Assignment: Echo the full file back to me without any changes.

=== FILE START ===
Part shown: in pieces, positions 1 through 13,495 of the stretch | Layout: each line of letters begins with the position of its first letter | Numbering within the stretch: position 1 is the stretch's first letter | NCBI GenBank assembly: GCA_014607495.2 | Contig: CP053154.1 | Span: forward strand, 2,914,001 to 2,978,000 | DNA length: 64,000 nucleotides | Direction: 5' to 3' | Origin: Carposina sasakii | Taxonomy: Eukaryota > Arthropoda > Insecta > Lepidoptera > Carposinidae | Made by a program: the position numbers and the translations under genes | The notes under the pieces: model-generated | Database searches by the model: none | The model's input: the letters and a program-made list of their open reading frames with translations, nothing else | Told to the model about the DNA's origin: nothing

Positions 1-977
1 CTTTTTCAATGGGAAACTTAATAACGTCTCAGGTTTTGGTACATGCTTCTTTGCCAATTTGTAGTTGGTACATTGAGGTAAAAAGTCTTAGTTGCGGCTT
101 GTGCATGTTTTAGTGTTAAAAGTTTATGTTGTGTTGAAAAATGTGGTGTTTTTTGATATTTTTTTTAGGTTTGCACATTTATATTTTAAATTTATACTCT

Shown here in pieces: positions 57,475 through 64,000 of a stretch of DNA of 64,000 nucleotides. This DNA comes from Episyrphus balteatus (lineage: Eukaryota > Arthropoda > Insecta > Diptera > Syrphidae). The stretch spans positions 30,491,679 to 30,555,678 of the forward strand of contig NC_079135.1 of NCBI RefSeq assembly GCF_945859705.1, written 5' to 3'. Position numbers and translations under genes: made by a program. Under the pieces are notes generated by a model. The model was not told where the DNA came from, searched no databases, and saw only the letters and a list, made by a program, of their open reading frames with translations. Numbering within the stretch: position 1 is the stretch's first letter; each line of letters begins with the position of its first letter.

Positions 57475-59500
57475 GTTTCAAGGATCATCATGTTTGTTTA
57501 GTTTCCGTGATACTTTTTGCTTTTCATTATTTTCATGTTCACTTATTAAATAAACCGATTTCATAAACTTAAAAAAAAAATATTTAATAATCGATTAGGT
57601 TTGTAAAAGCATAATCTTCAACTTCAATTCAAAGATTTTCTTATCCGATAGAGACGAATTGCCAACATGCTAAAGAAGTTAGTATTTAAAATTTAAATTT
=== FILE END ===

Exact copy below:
Part shown: in pieces, positions 1 through 13,495 of the stretch | Layout: each line of letters begins with the position of its first letter | Numbering within the stretch: position 1 is the stretch's first letter | NCBI GenBank assembly: GCA_014607495.2 | Contig: CP053154.1 | Span: forward strand, 2,914,001 to 2,978,000 | DNA length: 64,000 nucleotides | Direction: 5' to 3' | Origin: Carposina sasakii | Taxonomy: Eukaryota > Arthropoda > Insecta > Lepidoptera > Carposinidae | Made by a program: the position numbers and the translations under genes | The notes under the pieces: model-generated | Database searches by the model: none | The model's input: the letters and a program-made list of their open reading frames with translations, nothing else | Told to the model about the DNA's origin: nothing

Positions 1-977
1 CTTTTTCAATGGGAAACTTAATAACGTCTCAGGTTTTGGTACATGCTTCTTTGCCAATTTGTAGTTGGTACATTGAGGTAAAAAGTCTTAGTTGCGGCTT
101 GTGCATGTTTTAGTGTTAAAAGTTTATGTTGTGTTGAAAAATGTGGTGTTTTTTGATATTTTTTTTAGGTTTGCACATTTATATTTTAAATTTATACTCT

Shown here in pieces: positions 57,475 through 64,000 of a stretch of DNA of 64,000 nucleotides. This DNA comes from Episyrphus balteatus (lineage: Eukaryota > Arthropoda > Insecta > Diptera > Syrphidae). The stretch spans positions 30,491,679 to 30,555,678 of the forward strand of contig NC_079135.1 of NCBI RefSeq assembly GCF_945859705.1, written 5' to 3'. Position numbers and translations under genes: made by a program. Under the pieces are notes generated by a model. The model was not told where the DNA came from, searched no databases, and saw only the letters and a list, made by a program, of their open reading frames with translations. Numbering within the stretch: position 1 is the stretch's first letter; each line of letters begins with the position of its first letter.

Positions 57475-59500
57475 GTTTCAAGGATCATCATGTTTGTTTA
57501 GTTTCCGTGATACTTTTTGCTTTTCATTATTTTCATGTTCACTTATTAAATAAACCGATTTCATAAACTTAAAAAAAAAATATTTAATAATCGATTAGGT
57601 TTGTAAAAGCATAATCTTCAACTTCAATTCAAAGATTTTCTTATCCGATAGAGACGAATTGCCAACATGCTAAAGAAGTTAGTATTTAAAATTTAAATTT